Online gambling trade organisation the Remote Gambling Association (RGA) is “disappointed” at the European Parliament’s decision to single out internet gambling in a new Anti-Money Laundering Directive (AMLD).
The European Parliament recently announced that it would adopt amendments to the European Commission’s proposal for a new AMLD.
While the RGA said it “strongly supports” the objectives of the Directive, it is disappointed that online gambling has been identify as the one form of gambling where due diligence measures might have to be applied to all customers as soon as a business relationship is established.
The association said this approach runs “completely counter” to the risk-based strategy that has been a key principle of successive AMLDs.
The vote by the European Parliament would require online gambling operators to conduct due diligence as of the establishment of the business relationship with customers.
The RGA said this would conflict with the “spirit” of the European Commission’s proposal and previous Directives, and could mean the online gambling industry would be compelled to conduct due diligence on every customer.
However, the vote is not the final decision as the EU Council may reject the positions of the European Parliament. A second reading and further negotiations are expected to take place after the European elections.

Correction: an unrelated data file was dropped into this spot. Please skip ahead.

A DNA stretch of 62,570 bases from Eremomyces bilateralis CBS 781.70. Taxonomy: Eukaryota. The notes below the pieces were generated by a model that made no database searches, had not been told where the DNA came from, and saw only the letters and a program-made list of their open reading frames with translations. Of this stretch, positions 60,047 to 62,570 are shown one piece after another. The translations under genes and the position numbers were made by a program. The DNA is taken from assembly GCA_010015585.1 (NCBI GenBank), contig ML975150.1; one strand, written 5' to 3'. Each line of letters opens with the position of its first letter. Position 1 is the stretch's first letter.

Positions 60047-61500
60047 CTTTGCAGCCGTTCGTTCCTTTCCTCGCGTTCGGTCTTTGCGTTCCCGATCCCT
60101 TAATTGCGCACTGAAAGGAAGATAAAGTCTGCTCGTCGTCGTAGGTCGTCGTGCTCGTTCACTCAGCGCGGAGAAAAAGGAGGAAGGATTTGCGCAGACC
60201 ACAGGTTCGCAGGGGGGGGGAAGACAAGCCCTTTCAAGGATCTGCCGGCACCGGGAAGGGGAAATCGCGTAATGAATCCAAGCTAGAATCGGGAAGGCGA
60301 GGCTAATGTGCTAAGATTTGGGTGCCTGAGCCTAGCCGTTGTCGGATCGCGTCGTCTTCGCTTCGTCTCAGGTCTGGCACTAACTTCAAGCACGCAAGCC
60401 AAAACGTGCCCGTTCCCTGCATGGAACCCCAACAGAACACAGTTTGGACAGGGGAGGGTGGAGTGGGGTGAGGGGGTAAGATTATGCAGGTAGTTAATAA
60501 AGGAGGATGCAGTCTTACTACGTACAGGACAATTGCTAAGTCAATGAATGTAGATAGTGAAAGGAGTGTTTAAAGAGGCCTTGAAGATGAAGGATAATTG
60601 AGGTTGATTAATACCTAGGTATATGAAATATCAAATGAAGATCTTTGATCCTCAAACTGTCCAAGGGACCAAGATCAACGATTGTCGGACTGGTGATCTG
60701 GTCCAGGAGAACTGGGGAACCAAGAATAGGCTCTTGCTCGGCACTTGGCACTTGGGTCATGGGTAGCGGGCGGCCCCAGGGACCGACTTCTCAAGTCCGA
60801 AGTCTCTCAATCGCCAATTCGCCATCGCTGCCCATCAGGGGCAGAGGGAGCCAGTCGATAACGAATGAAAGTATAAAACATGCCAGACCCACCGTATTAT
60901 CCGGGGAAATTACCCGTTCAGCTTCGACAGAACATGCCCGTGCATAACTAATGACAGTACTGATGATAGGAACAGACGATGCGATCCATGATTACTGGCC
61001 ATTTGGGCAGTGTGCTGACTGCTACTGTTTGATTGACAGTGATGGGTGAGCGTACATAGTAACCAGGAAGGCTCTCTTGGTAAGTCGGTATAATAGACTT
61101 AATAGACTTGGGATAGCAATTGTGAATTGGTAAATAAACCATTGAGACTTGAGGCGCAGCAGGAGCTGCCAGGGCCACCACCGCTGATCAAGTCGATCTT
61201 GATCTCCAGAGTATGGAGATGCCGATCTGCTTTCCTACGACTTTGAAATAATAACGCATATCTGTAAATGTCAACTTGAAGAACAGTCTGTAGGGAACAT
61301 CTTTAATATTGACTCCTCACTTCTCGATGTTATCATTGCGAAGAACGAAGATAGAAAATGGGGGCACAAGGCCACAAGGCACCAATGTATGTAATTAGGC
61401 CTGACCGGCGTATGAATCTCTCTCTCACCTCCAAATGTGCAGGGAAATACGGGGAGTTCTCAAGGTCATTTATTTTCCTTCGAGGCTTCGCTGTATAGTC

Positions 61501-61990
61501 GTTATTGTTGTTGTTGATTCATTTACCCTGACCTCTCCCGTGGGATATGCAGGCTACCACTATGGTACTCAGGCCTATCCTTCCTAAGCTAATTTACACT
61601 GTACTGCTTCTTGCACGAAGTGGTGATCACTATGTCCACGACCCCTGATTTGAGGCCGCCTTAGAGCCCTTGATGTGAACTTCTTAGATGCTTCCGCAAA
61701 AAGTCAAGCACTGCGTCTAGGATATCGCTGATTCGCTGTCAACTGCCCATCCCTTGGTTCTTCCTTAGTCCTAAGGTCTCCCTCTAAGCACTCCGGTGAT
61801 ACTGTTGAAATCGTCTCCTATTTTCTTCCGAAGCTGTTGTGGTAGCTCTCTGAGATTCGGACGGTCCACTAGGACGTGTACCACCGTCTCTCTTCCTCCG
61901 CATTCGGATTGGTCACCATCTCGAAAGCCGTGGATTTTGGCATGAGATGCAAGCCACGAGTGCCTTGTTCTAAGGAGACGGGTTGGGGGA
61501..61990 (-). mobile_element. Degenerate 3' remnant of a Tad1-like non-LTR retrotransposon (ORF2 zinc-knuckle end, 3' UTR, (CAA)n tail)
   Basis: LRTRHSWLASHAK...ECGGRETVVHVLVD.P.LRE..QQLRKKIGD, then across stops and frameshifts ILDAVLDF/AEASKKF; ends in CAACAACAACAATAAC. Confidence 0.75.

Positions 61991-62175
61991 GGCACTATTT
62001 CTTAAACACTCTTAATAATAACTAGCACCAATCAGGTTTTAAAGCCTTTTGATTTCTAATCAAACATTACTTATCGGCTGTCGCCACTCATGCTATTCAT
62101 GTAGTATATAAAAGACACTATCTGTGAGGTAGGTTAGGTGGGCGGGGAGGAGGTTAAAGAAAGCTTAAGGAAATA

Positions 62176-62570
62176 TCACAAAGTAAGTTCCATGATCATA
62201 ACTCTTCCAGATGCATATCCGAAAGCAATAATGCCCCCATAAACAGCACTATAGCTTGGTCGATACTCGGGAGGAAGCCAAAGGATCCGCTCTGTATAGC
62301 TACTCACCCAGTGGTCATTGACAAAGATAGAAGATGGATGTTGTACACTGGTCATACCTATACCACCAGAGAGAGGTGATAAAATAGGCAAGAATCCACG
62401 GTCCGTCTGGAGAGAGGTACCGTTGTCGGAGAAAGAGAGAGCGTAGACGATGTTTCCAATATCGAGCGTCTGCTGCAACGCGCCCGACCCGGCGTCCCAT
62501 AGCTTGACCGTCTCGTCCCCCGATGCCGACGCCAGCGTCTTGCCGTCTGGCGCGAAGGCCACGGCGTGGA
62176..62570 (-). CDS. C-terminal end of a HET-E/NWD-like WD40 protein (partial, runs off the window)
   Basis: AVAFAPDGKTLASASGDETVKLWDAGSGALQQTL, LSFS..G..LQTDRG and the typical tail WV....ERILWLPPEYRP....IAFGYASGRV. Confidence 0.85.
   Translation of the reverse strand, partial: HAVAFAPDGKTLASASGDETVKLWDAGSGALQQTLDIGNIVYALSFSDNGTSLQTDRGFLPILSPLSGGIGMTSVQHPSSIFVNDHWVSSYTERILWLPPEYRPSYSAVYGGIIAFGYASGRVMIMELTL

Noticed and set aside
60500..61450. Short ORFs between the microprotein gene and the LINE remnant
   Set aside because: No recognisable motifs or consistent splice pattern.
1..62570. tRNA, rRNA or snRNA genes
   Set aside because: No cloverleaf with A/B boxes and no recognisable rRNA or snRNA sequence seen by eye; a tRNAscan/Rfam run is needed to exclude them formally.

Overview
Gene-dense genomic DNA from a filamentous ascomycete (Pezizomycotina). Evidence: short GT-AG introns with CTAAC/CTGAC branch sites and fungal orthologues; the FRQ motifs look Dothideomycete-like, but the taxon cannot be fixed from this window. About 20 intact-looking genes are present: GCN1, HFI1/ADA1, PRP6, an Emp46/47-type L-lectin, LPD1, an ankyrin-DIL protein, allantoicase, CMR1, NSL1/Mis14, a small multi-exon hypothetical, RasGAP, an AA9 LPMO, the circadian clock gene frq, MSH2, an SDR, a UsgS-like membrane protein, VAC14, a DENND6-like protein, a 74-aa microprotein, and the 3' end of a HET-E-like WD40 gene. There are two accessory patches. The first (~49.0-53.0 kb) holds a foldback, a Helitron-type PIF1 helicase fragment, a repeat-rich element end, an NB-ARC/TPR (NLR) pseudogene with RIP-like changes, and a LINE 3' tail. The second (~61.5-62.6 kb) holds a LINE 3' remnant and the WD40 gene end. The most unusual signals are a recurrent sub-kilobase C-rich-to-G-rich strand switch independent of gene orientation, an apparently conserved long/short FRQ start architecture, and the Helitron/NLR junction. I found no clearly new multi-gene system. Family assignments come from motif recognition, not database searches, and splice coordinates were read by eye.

Clive Hawkswood, chief executive of the RGA, said: “It is very difficult to see how an objective review of the facts, including the success of the third AMLD in combating money laundering, could have led Parliament to this conclusion.
“The licensed online gambling sector has highly developed tools for identifying possible threats and has an excellent record in preventing money laundering.
“As an industry we are never complacent, but quite simply there is no justification for singling out our sector for this kind of treatment.
“We have consistently supported a risk-based approach, which we consider to be the most suitable manner to tackle any problems and, of course, individual member states can introduce additional measures if there are specific issues within their jurisdictions.
“We hope now that the EU Council will reject the Parliament’s position on this issue and that the European Commission will defend its original stance.”
source : www.igamingbusiness.com